Speaker: Christine Klymko, Lawrence Livermore National Laboratory
Title:Detection of highly-cyclic communities in directed networks
Abstract: Many large, real-world complex network have rich community structure that a network scientist seeks to understand. These communities may overlap or have intricate internal structure. Extracting communities with particular topological structure, even when they overlap with other communities, is a powerful capability that would provide novel avenues of focusing in on structure of interest. In this work we consider extracting highly-cyclic regions of directed graphs (digraphs). We demonstrate that embeddings derived from complex-valued eigenvectors associated with stochastic propagator eigenvalues near roots of unity are well-suited for this purpose. We prove several fundamental theoretic results demonstrating the connection between these eigenpairs and the presence of highly-cyclic structure and we demonstrate the use of these vectors on a few real-world examples.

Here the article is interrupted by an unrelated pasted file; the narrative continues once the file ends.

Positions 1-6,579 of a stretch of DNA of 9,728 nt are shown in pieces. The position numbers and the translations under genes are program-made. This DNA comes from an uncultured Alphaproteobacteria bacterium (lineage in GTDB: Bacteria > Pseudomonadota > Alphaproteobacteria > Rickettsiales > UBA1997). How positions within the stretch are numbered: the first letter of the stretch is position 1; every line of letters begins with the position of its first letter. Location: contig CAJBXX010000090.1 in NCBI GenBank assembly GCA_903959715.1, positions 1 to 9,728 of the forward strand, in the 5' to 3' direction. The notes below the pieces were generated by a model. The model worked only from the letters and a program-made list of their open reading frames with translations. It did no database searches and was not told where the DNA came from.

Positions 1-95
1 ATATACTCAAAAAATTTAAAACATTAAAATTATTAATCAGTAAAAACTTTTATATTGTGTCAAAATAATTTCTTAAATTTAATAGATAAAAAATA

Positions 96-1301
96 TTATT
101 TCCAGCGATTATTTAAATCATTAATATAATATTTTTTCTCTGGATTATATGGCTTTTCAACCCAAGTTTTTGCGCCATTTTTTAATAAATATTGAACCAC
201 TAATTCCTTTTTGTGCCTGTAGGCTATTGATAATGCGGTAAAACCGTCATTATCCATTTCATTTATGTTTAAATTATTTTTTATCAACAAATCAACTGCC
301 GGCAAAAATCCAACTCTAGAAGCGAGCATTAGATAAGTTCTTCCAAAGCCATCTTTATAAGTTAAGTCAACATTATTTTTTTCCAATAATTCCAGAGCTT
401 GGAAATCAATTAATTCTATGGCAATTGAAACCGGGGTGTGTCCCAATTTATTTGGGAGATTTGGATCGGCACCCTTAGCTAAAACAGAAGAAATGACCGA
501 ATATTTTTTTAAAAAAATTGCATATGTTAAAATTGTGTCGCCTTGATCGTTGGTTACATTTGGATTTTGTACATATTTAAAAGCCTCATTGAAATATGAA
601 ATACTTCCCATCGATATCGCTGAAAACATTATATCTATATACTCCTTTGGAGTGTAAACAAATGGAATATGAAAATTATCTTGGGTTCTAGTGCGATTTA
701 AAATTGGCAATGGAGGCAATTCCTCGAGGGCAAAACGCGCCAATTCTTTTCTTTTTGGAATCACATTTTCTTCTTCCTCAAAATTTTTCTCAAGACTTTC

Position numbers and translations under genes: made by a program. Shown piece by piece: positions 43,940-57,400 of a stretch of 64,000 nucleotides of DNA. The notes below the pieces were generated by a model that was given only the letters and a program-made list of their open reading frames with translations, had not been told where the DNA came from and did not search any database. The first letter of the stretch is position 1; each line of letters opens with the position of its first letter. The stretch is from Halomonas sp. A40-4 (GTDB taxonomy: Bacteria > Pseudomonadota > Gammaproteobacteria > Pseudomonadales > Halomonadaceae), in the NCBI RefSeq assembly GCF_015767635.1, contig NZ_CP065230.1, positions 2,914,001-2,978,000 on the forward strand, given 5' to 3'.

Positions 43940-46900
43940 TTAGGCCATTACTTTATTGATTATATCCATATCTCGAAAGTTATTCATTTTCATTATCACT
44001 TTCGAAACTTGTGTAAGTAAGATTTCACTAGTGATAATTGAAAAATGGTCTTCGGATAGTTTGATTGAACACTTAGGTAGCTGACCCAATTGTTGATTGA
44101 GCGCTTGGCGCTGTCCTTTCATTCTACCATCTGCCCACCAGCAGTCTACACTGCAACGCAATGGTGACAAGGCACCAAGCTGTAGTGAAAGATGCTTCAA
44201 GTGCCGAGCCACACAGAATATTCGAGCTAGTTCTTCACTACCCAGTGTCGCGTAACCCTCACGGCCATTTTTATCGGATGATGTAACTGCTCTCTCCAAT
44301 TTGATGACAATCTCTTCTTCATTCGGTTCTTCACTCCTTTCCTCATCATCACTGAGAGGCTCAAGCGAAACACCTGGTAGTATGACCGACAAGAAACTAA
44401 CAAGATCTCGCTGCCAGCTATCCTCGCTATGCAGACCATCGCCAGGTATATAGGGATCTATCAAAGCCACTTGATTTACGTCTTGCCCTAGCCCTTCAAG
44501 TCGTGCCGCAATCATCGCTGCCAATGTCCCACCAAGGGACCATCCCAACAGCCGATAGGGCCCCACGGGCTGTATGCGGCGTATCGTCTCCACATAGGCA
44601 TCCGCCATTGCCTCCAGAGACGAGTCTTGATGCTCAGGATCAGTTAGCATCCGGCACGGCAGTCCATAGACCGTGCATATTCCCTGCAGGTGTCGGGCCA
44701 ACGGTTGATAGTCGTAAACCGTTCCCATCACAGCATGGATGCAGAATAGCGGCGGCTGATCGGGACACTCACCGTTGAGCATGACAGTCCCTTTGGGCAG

Bio: Christine Klymko is currently a postdoctoral researcher at the Center for Applied Scientific Computing at Lawrence Livermore National Laboratory. She received her PhD in Computational Mathematics from the Department of Mathematics and Computer Science at Emory University in 2014. During her doctoral studies, she spent summers at Oak Ridge National Laboratory and Sandia National Laboratories. Her research interests include numerical linear algebra, graph algorithms, data mining, matrix analysis, machine learning, and scientific computing.
Thursday, April 7, 2016 -
4:30pm to 5:45pm